April 26, 2020

Quarantine and social isolation, muzzles and sterilization materials are the essential basic procedures used to confront Coronavirus worldwide. They are accessible to many but unfortunately these two conditions do not apply to most Syrians in refugee camps outside Syria.

The Syrian refugee camps are a fertile environment for the spread of the Covid-19 – in case it spreads. It is one of the most densely populated areas where the number of residents per square kilometer ranges between 60 to 70 thousand people, each tent houses between 6 to 12 people.

Maryam is an agricultural engineer who lives in the Zaatari camp, where 120 thousand people live in an area not exceeding 2 km. She says: “I live with my five children and my husband’s mother in a tent that is smaller than 20 square meters, between thousands of tents crowded and attached to each other, separated only by cloth, so how we can protect ourselves ?! How do we practice social distancing and other precautionary and protective materials, knowing that we stand for hours in queue to use bathrooms and obtain water?

Today, more than 7 million Syrian refugees reside in neighboring countries, according to discretionary statistics. Most of them live in camps or in tin homes or rented apartments. It is difficult to estimate accurate numbers that determine the distribution and residence of refugees and ensure support and follow-up for health and preventive measures for them.

Besides the risk of the Covid 19 virus, several problems have arisen due to the quarantine imposed.

First: The acute shortage of food in the camps due to the organizations no longer able to work and the inability to reach places where food is sold due to the lockdown.

Second: The inability of refugees who live outside the camps – most of whom are not registered with the UNHCR – to pay their expenses due to the interruption of the labor market. This exposes them to further, serious economic challenges, including inability to pay housing dues and provide food, as well as access to necessary medical treatment for them and their families. They are also unable to secure alternative housing in the camps due to the recent overcrowding.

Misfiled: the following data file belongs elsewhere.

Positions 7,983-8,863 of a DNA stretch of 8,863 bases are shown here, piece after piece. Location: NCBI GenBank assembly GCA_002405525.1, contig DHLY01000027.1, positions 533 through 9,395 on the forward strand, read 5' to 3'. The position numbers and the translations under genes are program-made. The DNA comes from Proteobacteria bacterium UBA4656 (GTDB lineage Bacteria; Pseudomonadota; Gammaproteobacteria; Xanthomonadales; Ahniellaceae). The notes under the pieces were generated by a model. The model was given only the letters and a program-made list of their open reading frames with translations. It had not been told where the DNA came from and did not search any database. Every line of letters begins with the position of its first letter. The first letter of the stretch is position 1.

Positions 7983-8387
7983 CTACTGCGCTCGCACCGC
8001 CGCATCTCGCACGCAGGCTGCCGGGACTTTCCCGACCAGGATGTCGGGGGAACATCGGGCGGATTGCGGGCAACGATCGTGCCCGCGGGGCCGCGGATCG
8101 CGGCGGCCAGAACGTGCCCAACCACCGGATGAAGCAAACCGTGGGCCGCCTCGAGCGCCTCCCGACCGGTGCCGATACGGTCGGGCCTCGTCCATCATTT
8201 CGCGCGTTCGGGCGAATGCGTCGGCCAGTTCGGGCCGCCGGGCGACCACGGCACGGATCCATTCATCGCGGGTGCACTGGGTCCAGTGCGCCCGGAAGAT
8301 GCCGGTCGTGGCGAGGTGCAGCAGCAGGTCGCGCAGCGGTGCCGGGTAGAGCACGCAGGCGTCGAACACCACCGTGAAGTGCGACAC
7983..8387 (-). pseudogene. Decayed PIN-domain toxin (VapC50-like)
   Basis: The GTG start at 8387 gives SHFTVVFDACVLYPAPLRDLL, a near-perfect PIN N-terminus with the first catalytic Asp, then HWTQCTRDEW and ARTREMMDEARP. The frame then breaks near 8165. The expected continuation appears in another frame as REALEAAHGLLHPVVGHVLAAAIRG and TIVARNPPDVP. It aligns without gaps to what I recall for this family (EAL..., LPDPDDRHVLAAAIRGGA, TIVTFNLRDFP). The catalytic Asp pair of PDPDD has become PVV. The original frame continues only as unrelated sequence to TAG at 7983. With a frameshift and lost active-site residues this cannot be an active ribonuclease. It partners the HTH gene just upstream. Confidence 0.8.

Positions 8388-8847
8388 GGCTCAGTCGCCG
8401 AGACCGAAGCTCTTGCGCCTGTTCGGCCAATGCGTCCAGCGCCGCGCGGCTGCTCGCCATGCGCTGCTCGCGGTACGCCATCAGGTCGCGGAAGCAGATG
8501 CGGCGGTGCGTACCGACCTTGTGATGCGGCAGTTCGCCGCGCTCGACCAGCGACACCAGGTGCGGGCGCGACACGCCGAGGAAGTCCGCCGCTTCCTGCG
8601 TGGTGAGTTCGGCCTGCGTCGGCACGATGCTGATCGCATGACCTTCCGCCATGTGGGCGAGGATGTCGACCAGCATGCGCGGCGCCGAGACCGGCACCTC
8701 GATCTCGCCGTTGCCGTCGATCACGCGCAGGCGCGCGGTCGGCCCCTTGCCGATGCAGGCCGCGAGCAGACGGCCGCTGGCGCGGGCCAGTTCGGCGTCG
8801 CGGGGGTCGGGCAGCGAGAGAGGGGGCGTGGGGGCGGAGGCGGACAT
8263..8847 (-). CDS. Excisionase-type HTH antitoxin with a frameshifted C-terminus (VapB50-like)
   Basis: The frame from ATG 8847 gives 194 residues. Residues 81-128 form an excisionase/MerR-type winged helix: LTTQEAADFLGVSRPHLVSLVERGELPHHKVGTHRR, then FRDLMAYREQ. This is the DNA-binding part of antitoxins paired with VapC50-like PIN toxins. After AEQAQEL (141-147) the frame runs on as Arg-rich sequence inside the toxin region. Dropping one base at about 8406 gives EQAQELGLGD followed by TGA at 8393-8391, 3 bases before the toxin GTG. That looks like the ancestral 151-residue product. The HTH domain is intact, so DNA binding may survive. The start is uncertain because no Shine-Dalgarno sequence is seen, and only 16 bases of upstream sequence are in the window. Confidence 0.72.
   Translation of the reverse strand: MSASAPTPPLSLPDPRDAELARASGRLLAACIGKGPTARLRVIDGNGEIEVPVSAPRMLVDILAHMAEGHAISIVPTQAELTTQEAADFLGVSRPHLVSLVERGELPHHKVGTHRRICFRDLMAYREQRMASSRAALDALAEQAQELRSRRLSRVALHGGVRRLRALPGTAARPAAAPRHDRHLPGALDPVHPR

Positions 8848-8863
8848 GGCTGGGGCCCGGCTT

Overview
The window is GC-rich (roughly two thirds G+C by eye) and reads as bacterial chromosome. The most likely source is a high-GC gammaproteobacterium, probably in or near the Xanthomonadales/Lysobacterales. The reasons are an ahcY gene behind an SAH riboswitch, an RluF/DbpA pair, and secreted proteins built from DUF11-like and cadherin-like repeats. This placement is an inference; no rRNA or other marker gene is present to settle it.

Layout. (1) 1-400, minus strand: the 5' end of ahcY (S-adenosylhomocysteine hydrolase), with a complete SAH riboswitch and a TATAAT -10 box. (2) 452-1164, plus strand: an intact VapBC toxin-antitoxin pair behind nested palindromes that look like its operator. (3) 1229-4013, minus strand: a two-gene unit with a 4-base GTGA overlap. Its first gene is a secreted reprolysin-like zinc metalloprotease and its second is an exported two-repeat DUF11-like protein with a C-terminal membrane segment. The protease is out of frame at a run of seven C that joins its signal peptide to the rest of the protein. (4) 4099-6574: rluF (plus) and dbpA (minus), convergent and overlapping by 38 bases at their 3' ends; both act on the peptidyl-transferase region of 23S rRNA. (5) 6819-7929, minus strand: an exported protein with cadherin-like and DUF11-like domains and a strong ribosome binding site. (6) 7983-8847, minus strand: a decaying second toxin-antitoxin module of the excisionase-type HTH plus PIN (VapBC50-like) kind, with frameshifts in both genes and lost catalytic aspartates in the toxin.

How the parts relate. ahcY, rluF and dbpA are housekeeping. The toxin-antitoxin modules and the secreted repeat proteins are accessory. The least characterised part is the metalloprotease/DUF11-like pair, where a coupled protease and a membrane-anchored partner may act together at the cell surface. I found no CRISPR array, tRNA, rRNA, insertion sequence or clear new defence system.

Syrian refugees also fear the discriminatory restrictions and procedures imposed on them. These are often more severe than those imposed on the local population and disproportionately restrict their movement and access to relief and medical support and guiding and awareness teams as well as the necessary information on precautions supposed to be taken and prevent the early detection of coronavirus.

In light of this, the Syrian civil platform warns that the pandemic severely affects refugees – increasing their suffering and reducing their ability to access services, especially those that prevent them from getting infected with Coronavirus. Hence, the Syrian civilian platform is sharing a set of recommendations with the governments of the neighboring countries of Syria to increase their effectiveness in fighting the virus, especially in refugee camps:

  • Non-discrimination between refugees and the local population in the measures used in lockdowns and ensuring equal access to medical and food resources for refugees
  • Facilitating the movement of international and local organizations and granting them special permits that facilitate their relief efforts for all Syrian refugees.
  • Immediately reduce congestion by expanding refugee camps or establishing new ones
  • Increasing the number of toilets as well as providing cleaning and disinfecting materials
  • Establishing legal procedures to register all refugees with the UNHCR so they can obtain medical services and food aid
  • Activating transparency mechanisms and allowing access to the required information about the conditions of refugees and monitoring their health status

The Syrian Civil Platform also appeals to the international community and its relief and medical organizations to act immediately in providing required assistance to the displaced and refugee Syrians, support the local governments and their organizations in Jordan, Lebanon, Turkey, Kurdistan, and Greece and designate a United Nations mandated follow-up and rescue team that monitors the conditions of the displaced and puts necessary measures in place to provide support and assistance for the safety of Community-based camp residents

  • Allocate urgent aid for early detection devices or testing kits for Coronavirus, in addition to other precautionary medical materials
  • Supporting local organizations and governments in neighboring countries from Syria and increasing the volume of aid provided
  • Designate a United Nations medical team that sets responsive public policies to ensure fulfilment of basic needs of refugees as well as protecting the against Coronavirus
  • Provide safety and shelter to the Syrian refugees and others on the Greek Five Islands and transfer them if necessary to protect them against increased risk of contracting the virus
  • Pressing local governments in neighboring countries of Syria, including Greece, to adopt transparency in reporting and handling the situation in refugee camps, number of casualties, and the various needs of the all refugees